Many industry analysts are now drawing parallels between BlackBerry and Nortel Networks Corp, the now-defunct Canadian telecom equipment giant.
Both companies, at their peaks, were the largest publicly listed names on the Toronto Stock Exchange. But as Nortel's revenue collapsed, it dumped employees in repeated restructurings and was eventually broken up and sold in parts.
BlackBerry has already hired advisors to look at finding a buyer for all or some of the company.
Given the dismal picture, Morningstar analyst Brian Colello said BlackBerry is likely to quickly attempt to go private or sell off some, or all, of its business units.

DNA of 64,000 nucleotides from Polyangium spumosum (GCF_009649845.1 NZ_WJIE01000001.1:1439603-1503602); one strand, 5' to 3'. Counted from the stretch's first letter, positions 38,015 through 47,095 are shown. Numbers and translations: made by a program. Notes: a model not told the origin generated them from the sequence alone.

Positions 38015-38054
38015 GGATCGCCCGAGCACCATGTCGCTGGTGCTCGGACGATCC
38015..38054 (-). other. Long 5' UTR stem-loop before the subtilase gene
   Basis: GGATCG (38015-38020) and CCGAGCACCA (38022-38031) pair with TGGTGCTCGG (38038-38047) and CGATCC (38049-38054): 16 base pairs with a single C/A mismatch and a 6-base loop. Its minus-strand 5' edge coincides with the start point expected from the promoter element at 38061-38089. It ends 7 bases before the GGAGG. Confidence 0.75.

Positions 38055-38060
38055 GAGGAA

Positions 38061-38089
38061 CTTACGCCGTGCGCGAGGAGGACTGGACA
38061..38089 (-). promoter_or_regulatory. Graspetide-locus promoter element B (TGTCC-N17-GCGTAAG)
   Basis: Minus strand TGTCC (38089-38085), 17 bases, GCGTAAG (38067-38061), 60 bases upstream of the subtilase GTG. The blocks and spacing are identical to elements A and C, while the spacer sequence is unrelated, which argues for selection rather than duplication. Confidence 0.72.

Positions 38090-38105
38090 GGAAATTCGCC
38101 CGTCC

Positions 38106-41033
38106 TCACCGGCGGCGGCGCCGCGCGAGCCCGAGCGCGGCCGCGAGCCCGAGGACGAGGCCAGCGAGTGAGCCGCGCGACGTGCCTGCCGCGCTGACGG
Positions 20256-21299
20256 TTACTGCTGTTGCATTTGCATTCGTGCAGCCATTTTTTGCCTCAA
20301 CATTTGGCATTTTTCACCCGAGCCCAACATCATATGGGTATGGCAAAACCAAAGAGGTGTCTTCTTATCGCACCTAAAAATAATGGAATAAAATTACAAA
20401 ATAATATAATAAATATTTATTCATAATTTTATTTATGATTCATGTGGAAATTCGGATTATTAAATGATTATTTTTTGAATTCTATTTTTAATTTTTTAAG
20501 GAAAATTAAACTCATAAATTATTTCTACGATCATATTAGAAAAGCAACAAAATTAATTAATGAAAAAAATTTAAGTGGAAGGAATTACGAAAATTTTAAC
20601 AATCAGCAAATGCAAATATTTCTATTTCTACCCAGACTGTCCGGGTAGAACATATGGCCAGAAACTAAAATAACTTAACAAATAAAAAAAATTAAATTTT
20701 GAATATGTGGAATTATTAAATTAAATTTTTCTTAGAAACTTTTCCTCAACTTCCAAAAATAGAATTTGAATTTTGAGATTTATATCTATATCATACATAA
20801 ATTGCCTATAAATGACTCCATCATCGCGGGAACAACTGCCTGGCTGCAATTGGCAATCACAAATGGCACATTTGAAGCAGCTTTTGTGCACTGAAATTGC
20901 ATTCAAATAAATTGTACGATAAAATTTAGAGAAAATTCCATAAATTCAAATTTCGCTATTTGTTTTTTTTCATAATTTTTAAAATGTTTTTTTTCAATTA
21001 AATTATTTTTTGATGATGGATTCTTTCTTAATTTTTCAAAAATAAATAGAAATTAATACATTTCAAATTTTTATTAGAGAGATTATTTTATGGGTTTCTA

But he said he was no longer confident that a private equity buyer, who would shield management from the scrutiny of being a listed company, could turn the company around.
"We see no hope for BlackBerry at this point," Colello stressed in a note to clients following the warning on Friday. He said, in his view, BlackBerry was in "a death spiral."